Plantier thrilled to be Padres' new hitting coach
SAN DIEGO (AP)
Phil Plantier is thrilled to be the new hitting coach of the San Diego Padres, even though it's been the least-secure job on the coaching staff since Petco Park opened in 2004.
The former big leaguer, who had three stints with the Padres in the 1990s, was hired on Tuesday.
Plantier, a left-handed hitter known for his pronounced crouch at the plate, is the sixth person to hold the job since cavernous Petco Park opened. By comparison, the Padres have had just two managers since then, and three general managers.
''When I played here it was a special experience, and to get to come back here as hitting coach is a great opportunity,'' Plantier said. ''We believe we have a talented group of young players mixed in with a group of veterans. We're hoping to get better. We want to compete to win this year.''
The Padres finished last in the NL West at 71-91 last year, which cost hitting coach Randy Ready his job.
Plantier isn't swayed by the fact that Padres hitting coaches seem to be hired to get fired.
''I think that's the beautiful thing about major league baseball,'' he said. ''It's about production, and winning ballgames. If you don't, you get fired. But I think this is a great opportunity.''
Plantier was hitting coach and interim manager at the Padres' Class A affiliate Lake Elsinore in 2011. He helped lead the Storm to their first California League championship since 2001. Before that, he served as hitting coach and manager at the Double-A level as well as one season as hitting coordinator in the Seattle Mariners organization.
Plantier has a lot of work to do. The low-payroll Padres had the lowest batting average in the NL (.237); the second-highest strikeout total in the majors (1,320); and scored only 593 runs, second-lowest in the NL.
He also said the Padres hitters can't let Petco Park's spacious dimensions get in their heads.
''Obviously the numbers are what they are. The numbers decrease because of the ballpark, like other ballparks increase numbers,'' Plantier said.
''At the same time, the bottom line is that two teams play on the same field, so it's more about beating them that day. So I don't buy into that. It's something that we'll talk to the players about. We're going to address it in a way guys need to understand, that there are benefits to being in a place like that. Let's face it, there's a lot of grass out there to hit. I do believe in a doubles mentality rather than hitting balls with a lot of air time under them.''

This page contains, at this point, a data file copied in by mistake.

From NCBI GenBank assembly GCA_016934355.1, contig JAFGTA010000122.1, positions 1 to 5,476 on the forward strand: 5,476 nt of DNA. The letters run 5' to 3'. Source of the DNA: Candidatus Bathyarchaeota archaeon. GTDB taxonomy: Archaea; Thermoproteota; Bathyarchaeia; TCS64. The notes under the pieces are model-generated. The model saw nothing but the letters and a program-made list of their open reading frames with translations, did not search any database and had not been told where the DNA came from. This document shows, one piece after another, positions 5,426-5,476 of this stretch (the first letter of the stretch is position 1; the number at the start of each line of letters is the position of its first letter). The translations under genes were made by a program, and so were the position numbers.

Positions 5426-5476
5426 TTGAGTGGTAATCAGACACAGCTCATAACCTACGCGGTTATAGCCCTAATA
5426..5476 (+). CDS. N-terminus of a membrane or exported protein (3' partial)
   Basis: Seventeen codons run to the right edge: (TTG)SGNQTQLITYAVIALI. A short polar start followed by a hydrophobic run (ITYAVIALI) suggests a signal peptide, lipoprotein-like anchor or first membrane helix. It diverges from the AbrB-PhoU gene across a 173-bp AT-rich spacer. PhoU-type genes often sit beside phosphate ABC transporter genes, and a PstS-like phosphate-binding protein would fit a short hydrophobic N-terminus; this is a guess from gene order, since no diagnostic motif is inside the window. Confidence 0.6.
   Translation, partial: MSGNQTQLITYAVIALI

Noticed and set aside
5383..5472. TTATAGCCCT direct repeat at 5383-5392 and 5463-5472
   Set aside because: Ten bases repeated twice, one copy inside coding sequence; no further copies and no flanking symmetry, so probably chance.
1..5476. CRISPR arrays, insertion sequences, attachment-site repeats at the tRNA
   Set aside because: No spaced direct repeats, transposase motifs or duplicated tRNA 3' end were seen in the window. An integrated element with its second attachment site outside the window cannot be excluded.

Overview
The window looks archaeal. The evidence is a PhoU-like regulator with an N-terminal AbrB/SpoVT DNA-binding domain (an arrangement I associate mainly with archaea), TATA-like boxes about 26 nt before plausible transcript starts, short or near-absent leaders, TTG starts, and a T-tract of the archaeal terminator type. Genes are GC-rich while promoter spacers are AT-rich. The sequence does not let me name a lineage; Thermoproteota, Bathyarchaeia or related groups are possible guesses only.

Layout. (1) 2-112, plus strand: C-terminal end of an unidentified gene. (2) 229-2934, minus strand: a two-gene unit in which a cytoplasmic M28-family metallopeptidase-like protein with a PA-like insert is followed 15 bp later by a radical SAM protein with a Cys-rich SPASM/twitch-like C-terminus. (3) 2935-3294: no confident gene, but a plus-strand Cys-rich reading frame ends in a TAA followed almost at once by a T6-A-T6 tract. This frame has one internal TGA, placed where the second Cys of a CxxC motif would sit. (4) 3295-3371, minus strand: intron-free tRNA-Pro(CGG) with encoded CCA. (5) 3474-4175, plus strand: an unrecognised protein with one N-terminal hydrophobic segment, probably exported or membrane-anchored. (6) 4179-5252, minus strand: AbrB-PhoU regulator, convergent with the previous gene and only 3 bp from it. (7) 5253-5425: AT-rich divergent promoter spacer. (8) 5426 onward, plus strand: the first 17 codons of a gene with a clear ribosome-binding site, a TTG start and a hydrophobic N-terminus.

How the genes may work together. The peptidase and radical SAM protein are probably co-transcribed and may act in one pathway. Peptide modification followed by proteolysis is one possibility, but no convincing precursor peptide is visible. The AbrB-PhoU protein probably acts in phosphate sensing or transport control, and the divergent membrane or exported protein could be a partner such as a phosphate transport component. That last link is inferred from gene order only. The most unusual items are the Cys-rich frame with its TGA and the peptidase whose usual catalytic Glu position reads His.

Plantier said the Padres can't totally disregard Petco's dimensions, but players need to realize their strengths.
''So much of this game is mental. We need to have the ability to create a culture, an environment in which the players change their focus where it's not on where they're playing, but competing and beating the other side and beating the guy on the mound.''
Besides Ready, the other Padres hitting coaches during the team's time at Petco Park have been Dave Magadan, Merv Rettenmund, Wally Joyner and Jim Lefebvre. All were fired except Joyner, who resigned late in the 2008 season, before he could be fired.
The Padres will hire a second hitting coach to help take the pressure off Plantier.
`'I love the idea,'' Plantier said. ''The workload that's involved in the course of the day for a hitting coach is tremendous.''
Plantier was a career .243 hitter in parts of eight big league seasons. He had 34 homers and 100 RBIs with the Padres in 1993. On Dec. 28, 1994, he was dealt to Houston as part of a 12-player trade that brought Ken Caminiti and Steve Finley to San Diego.
Manager Bud Black was impressed that Plantier was brave enough to want a job in which his predecessors have been made scapegoats.
''I think that's part of what Phil is,'' Black said. ''He's got an edge to him. He's a guy who knows where he's been in his career, coming from New Hampshire out to the West Coast, playing for the Red Sox, being with a couple different organizations. There's a survivor mode to Phil and a strong desire to bring out the best in players on the hitting side.''
Black said Plantier ''shined'' during his interview. ''The guy loves everything about hitting.''